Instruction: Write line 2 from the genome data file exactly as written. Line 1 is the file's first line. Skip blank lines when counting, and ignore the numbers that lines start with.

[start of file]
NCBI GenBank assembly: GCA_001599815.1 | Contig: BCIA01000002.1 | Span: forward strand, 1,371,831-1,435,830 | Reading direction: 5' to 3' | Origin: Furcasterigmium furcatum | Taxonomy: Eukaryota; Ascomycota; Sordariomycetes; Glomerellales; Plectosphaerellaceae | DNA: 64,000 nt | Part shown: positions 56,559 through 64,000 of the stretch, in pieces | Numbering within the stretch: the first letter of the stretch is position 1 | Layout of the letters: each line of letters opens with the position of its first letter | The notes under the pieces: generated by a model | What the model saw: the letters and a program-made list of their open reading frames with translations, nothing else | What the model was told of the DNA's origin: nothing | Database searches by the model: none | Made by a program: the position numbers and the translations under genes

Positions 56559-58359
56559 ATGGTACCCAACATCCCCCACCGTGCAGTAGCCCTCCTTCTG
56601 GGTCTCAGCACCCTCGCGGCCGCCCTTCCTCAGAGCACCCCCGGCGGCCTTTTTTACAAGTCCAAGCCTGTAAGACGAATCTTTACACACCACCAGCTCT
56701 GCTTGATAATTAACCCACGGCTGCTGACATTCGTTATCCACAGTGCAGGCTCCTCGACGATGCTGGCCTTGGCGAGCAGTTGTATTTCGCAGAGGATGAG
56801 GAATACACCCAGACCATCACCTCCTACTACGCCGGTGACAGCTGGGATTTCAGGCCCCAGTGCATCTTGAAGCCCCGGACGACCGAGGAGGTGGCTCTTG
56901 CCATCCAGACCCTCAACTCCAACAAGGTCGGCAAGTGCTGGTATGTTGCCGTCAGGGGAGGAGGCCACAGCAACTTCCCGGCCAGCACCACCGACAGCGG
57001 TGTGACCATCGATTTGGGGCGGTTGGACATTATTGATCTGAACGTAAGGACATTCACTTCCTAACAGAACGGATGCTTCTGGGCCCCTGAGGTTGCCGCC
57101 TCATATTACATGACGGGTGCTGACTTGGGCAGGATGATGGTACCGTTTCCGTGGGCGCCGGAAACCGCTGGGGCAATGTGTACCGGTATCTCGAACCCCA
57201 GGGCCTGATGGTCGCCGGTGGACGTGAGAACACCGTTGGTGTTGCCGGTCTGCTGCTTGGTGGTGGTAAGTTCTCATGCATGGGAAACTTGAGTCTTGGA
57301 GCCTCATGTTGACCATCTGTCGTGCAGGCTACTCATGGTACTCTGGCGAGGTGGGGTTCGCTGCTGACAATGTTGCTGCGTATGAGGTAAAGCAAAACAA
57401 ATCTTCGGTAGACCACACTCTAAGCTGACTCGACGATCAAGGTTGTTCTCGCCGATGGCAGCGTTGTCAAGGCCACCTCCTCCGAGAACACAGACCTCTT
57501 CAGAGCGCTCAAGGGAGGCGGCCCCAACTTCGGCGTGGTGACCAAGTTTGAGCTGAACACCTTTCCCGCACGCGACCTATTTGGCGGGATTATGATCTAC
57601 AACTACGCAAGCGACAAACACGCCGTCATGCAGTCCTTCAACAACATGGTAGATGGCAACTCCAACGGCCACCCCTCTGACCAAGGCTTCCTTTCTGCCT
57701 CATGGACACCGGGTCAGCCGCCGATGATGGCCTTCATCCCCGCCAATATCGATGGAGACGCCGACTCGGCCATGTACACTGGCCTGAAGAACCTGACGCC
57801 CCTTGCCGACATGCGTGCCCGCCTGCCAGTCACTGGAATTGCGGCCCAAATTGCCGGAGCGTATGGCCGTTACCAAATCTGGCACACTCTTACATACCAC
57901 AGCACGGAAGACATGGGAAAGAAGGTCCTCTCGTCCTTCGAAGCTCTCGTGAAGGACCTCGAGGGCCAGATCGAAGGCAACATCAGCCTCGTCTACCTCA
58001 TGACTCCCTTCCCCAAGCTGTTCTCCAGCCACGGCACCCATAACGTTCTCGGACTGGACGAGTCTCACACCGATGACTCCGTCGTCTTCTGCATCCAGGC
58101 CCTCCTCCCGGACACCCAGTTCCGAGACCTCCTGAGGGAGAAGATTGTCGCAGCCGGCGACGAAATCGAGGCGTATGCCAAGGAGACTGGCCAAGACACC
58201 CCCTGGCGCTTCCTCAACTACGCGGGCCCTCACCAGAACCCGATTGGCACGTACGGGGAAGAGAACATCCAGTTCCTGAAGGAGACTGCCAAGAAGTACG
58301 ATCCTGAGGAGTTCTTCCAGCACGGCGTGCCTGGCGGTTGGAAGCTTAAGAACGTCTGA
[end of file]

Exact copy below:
Positions 56559-58359